The paring gouges used in pattern making are ground or beveled on the inside, as shown in Fig. 46. These gouges are made in regular, middle, and flat sweeps. They are indispensable for working out core boxes and other curves.
Fig. 46. Paring Gouge.
Fig. 47. Common Firmer Gouge.
In selecting a set of paring gouges, they should be not only of assorted sizes, but of different sweeps, so as to work out semicircles and curves of different radii.
The common firmer gouge, illustrated in Fig. 47, is a useful tool for rough or heavy work, but in general its use can be dispensed with in pattern making.
An assortment of four to nine carver's gouges, front bent, as shown in Fig. 48, will be found necessary for working out short deep curves, and in places where a straight gouge cannot be used, as in the core boxes for a globe valve - shown in Pattern Making Part II, Figs. 233 and 234 - and for similar work.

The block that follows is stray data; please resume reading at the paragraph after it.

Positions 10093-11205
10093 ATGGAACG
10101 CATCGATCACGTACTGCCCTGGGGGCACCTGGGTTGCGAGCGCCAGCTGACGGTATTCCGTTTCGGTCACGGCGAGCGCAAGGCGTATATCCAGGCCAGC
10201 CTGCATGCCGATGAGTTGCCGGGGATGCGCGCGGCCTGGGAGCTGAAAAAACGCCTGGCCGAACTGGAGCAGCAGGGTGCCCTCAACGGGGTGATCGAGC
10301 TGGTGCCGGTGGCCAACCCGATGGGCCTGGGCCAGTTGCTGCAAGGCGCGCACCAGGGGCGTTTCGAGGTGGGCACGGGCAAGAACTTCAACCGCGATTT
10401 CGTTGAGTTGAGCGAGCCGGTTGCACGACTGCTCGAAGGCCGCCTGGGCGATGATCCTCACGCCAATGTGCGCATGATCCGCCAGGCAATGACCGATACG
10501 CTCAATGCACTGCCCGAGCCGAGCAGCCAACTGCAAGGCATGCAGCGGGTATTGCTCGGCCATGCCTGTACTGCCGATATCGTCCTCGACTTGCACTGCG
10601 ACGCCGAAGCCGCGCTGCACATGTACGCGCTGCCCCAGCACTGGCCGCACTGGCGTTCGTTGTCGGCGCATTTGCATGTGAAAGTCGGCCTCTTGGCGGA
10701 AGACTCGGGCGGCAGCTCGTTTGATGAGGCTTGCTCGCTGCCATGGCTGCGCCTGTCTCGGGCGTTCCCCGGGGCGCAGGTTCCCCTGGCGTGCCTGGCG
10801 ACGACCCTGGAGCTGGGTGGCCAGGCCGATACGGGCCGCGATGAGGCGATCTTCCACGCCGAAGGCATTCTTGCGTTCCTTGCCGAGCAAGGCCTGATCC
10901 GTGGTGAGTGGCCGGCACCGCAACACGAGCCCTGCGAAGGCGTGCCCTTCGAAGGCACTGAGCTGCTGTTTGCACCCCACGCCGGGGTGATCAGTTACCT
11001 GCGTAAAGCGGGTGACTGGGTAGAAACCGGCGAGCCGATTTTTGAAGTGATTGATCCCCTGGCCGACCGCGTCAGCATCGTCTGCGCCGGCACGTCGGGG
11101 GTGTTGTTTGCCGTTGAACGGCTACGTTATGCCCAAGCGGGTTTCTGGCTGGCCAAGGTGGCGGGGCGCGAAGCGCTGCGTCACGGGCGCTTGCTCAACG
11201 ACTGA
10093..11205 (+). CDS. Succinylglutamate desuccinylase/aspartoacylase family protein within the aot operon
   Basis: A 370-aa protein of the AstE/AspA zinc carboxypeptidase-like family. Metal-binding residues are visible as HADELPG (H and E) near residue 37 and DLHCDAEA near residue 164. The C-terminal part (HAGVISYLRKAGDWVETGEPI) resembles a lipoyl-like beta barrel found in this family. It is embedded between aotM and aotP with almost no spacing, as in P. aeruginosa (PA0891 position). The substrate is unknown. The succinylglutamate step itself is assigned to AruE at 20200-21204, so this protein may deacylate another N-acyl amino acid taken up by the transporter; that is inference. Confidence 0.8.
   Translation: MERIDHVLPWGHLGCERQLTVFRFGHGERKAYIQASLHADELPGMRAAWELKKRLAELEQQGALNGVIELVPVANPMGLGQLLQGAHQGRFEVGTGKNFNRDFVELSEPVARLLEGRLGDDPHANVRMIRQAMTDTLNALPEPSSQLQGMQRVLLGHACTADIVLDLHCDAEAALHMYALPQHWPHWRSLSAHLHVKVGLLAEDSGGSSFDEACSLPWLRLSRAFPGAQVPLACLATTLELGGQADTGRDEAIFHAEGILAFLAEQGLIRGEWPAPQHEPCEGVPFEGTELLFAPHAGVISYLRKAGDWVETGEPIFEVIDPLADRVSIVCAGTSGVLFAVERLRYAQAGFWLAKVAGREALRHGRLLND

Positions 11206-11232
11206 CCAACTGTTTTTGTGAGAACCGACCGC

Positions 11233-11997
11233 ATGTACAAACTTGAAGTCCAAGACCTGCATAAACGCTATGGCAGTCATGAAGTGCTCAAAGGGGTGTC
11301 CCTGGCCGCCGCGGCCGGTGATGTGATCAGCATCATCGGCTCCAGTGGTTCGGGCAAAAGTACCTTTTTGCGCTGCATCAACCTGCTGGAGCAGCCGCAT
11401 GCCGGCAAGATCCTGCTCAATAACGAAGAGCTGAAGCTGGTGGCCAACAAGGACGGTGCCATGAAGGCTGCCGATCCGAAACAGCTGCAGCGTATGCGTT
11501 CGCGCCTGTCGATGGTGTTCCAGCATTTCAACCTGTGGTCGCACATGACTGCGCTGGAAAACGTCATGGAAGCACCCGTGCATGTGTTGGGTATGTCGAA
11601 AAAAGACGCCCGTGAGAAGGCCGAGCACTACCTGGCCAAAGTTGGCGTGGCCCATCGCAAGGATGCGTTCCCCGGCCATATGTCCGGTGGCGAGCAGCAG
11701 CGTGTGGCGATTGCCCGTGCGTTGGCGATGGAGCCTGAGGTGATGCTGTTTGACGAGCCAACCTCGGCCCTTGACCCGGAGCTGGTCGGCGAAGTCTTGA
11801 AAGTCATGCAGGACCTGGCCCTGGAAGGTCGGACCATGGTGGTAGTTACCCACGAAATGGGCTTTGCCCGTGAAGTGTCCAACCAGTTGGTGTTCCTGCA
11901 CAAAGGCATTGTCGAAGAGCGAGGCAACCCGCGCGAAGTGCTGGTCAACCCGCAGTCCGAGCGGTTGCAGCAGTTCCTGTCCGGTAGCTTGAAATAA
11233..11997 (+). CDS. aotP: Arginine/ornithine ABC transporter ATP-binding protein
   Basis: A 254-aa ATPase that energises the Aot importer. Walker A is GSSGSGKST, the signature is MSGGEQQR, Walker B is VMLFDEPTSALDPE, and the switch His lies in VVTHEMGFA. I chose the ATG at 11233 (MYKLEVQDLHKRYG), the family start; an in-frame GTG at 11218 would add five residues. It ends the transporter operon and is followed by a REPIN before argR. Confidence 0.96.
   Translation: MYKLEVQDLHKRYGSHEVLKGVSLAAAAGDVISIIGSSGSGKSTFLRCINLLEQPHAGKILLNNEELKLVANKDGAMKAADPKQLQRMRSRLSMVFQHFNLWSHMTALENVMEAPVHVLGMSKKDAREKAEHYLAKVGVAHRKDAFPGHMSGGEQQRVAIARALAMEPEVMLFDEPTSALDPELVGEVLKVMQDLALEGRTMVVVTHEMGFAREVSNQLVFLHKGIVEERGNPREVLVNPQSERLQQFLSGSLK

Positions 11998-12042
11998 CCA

The full set consists of nine tools, the curves of which are numbered from 24 to 32. The two extremes, Nos. 24 and 32, are shown in Fig. 48, and also the shapes of the curves of the seven intermediate, Nos. 25 to 31, inclusive. If desired, to save expense, each alternate tool might be omitted from the set, only the odd numbers 25, 27, 29, and 81 being selected, and for ordinary work these will be found sufficient.
Fig. 48. Carver's Gouges.